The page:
Art of Persistence

"The art of love ... is largely the art of persistence." -Albert Ellis

Monday, January 19, 2009

Puddleglum on Wish Fulfillment

"Suppose we have only dreamed, or made up, all those things - trees and grass and sun and moon and stars and Aslan himself. Suppose we have. Then all I can say is that, in that case, the made-up things seem a good deal more important than the real ones. Suppose this black pit of a kingdom of yours is the only world. Well, it strikes me as a pretty poor one. And that's a funny thing, when you come to think of it. We're just babies making up a game, if you're right. But four babies playing a game can make a play-world which licks your real world hollow. That's why I'm going to stand by the play-world. I'm on Aslan's side even if there isn't any Aslan to lead it. I'm going to live as like a Narnian as I can even if there isn't any Narnia."

-from The Silver Chair, by C.S. Lewis

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Thursday, January 01, 2009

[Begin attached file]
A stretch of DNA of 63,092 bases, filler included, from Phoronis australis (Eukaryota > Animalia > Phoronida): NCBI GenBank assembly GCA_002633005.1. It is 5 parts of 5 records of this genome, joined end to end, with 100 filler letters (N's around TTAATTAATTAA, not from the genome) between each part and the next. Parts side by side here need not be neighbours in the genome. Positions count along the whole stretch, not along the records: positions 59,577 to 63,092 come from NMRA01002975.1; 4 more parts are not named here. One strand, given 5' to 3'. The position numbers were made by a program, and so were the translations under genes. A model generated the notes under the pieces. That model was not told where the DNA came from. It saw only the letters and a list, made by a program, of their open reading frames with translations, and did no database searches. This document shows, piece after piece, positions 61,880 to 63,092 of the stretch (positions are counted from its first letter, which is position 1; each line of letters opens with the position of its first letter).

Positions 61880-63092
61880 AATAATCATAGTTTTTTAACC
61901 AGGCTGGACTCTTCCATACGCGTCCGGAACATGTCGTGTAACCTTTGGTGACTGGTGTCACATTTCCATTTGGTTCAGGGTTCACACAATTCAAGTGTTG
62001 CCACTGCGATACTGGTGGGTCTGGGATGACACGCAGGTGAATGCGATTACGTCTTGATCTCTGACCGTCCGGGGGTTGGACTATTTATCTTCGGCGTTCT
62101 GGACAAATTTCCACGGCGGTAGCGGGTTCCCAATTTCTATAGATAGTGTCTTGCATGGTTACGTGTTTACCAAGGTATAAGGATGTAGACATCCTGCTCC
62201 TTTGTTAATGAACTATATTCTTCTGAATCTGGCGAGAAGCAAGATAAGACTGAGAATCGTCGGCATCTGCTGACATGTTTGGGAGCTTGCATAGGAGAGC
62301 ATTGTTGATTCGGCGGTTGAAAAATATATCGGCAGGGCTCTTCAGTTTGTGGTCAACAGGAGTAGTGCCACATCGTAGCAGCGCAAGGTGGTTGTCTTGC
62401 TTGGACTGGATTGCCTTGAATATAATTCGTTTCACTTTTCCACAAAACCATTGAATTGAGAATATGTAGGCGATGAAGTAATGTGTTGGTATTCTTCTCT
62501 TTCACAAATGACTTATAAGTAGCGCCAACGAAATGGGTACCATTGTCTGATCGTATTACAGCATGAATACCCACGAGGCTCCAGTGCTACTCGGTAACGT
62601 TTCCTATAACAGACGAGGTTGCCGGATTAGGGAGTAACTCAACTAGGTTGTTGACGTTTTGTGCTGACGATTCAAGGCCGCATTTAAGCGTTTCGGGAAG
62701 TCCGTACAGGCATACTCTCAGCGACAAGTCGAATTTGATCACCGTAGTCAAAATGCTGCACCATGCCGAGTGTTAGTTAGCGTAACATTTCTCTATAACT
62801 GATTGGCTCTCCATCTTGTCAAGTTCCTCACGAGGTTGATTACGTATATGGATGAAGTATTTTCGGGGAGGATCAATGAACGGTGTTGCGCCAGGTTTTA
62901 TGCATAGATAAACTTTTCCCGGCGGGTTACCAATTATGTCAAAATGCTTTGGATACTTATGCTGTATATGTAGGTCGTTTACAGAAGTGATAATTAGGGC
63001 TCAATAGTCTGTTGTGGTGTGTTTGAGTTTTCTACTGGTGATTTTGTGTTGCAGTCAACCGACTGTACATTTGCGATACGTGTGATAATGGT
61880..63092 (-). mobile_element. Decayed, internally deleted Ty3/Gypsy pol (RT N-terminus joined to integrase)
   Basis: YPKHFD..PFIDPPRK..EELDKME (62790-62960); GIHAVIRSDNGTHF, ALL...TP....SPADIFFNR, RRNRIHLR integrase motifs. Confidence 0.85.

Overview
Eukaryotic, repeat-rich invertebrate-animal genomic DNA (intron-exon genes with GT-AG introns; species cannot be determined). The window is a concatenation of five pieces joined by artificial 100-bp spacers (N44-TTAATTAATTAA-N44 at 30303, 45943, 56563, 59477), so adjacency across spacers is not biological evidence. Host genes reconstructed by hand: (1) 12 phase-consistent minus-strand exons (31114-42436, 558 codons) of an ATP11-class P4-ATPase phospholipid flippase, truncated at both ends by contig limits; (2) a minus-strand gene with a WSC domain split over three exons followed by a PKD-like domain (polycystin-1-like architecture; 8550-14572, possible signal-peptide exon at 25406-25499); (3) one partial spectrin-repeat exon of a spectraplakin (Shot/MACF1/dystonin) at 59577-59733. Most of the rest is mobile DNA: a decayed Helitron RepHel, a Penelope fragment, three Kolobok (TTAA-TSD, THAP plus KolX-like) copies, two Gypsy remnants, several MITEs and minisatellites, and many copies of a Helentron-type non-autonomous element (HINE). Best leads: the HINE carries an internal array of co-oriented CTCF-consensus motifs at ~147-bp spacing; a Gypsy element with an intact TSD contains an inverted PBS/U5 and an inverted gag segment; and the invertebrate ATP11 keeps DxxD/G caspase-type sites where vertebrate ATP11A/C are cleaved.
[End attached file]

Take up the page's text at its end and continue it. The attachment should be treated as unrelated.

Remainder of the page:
Take Care When Reading the Chronicles of Narnia

You can get into a lot of trouble by thinking too much about these books. It just struck me that 2 Kings and 2 Queens ruling in Narnia simultaneously fits more with an Orthodox understanding of Church Hierarchy than a Roman understanding. Then it hit me that the High King's name is Peter. Is this Roman? Then the thought came to me that Aslan said, "Once a King or Queen in Narnia, alway a King or Queen in Narnia." Does this mean that Lewis was a Calvinist?

The fact is that Lewis did not write these books as allegories, though they do have some allegorical elements. If you want to know what Lewis thought of the Roman or Presbyterian churches, you'll have to get that from his non-fiction writings. For his final thoughts, you'll have to visit him in Narnia in the eschaton.

These are children's books. It seems that the lessons he wanted to teach are very clear (and not always about religion). If you're itching to get into an allegory, try his Pilgrim's Regress.